Autogenic embryonic stem cells established from somatic cell nuclear transfer (SCNT) embryos have been proposed as unlimited cell sources for cell transplantation-based treatment of many genetic and degenerative diseases, which can eliminate the immune rejection that occurs after transplantation. In the present study, pluripotent nuclear transfer ES (NTES) cell lines were successfully established from different strains of mice. One NTES cell line, NT1, with capacity of germline transmission, was used to investigate in vitro differentiation into cardiomyocytes. To optimize differentiation conditions for mass production of embryoid bodies (NTEBs) from NTES cells, a slow-turning lateral vessel (STLV) rotating bioreactor was used for culturing the NTES cells to produce NTEBs compared with a conventional static cultivation method. Our results demonstrated that the NTEBs formed in STLV bioreactor were more uniform in size, and no large necrotic centers with most of the cells in NTEBs were viable. Differentiation of the NTEBs formed in both the STLV bioreactor and static culture into cardiomyocytes was induced by ascorbic acid, and the results demonstrated that STLV-produced NTEBs differentiated into cardiomyocytes more efficiently. Taken together, our results suggested that STLV bioreactor provided a more ideal culture condition, which can facilitate the formation of better quality NTEBs and differentiation into cardiomyocytes more efficiently in vitro.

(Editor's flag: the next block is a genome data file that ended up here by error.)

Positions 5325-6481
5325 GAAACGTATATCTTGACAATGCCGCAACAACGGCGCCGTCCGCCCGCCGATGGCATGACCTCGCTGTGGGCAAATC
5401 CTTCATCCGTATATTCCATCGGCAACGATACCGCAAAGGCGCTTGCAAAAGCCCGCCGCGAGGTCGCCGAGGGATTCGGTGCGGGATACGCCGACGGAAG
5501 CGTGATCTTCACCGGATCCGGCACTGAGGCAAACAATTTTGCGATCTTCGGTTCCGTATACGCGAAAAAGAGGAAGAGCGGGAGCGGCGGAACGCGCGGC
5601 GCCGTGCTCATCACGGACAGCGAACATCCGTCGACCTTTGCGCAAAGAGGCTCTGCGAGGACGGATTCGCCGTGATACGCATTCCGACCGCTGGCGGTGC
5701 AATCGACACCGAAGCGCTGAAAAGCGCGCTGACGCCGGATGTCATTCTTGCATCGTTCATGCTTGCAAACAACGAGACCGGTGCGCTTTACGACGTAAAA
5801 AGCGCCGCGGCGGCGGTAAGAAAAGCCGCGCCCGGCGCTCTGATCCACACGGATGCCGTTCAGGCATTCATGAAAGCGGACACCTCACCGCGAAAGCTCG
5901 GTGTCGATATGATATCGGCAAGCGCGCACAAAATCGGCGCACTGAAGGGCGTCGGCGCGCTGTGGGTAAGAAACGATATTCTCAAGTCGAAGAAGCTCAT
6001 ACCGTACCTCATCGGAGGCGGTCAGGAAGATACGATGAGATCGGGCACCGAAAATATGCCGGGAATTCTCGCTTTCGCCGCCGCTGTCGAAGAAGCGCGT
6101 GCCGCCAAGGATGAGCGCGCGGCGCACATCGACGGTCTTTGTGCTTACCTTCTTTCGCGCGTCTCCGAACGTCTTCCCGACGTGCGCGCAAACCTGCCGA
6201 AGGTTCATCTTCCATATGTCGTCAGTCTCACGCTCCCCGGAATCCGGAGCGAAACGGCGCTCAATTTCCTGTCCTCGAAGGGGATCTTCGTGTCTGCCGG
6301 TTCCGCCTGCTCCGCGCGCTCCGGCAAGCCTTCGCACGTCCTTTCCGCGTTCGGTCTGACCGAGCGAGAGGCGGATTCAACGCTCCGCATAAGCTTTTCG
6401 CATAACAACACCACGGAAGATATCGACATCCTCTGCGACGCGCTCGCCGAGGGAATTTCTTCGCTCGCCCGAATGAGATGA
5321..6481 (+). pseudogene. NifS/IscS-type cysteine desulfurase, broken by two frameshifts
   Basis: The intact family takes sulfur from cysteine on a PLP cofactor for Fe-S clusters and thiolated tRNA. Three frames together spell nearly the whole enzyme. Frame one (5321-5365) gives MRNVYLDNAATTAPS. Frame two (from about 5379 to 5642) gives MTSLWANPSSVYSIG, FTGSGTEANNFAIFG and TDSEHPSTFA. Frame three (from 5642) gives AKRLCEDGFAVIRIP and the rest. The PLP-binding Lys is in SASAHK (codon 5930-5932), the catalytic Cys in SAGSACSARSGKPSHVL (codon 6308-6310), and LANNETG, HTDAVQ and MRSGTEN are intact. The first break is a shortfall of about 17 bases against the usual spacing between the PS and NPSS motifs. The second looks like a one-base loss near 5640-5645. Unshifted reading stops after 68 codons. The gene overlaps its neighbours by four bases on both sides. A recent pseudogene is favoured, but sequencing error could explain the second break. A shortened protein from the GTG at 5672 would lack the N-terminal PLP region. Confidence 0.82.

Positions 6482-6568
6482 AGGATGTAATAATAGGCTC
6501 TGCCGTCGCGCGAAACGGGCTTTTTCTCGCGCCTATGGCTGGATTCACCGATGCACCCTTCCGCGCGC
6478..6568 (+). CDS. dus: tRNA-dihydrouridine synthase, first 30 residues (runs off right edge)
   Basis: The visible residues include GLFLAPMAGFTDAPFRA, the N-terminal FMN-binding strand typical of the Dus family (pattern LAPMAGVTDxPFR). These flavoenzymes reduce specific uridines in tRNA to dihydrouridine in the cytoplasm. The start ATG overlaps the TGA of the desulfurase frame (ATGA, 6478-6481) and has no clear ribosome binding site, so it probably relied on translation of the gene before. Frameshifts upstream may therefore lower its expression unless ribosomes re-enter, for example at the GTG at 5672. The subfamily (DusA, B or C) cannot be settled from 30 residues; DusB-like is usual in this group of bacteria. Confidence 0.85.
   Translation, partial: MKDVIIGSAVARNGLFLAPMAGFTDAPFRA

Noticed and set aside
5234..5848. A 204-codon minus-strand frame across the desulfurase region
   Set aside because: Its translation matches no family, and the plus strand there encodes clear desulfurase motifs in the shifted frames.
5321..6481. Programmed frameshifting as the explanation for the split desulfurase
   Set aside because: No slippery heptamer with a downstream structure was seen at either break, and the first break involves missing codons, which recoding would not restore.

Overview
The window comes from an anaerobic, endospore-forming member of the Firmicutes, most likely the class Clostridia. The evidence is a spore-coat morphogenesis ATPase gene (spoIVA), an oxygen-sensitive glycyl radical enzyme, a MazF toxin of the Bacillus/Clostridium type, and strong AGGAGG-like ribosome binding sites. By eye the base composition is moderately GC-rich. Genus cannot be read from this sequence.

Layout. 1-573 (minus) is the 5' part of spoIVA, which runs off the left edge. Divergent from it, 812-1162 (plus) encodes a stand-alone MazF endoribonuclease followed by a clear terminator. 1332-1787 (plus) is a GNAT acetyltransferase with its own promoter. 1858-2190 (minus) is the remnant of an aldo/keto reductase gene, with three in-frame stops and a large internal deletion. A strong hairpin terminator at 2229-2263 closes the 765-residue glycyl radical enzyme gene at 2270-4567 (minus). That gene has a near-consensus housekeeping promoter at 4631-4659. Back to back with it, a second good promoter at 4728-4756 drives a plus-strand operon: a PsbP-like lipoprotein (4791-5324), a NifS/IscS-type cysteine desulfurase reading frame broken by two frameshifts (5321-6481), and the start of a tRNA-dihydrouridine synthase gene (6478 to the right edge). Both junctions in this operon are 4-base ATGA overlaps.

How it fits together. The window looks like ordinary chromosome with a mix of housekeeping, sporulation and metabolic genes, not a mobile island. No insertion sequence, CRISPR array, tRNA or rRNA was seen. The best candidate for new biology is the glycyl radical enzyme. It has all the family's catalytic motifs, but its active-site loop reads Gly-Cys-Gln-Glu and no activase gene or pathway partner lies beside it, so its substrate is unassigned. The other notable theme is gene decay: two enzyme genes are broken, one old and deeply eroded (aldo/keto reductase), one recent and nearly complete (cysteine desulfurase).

10. Carbon dioxide fixation by microalgae cultivated in open bioreactors

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    Centeno da Rosa, Ana Priscila; Fernandes Carvalho, Lisiane; Goldbeck, Luzia [Laboratory of Biochemical Engineering, College of Chemistry and Food, Federal University of Rio Grande (FURG), P.O. Box 474, Rio Grande, RS 96201-900 (Brazil); Vieira Costa, Jorge Alberto, E-mail: dqmjorge@furg.br [Laboratory of Biochemical Engineering, College of Chemistry and Food, Federal University of Rio Grande (FURG), P.O. Box 474, Rio Grande, RS 96201-900 (Brazil)

    2011-08-15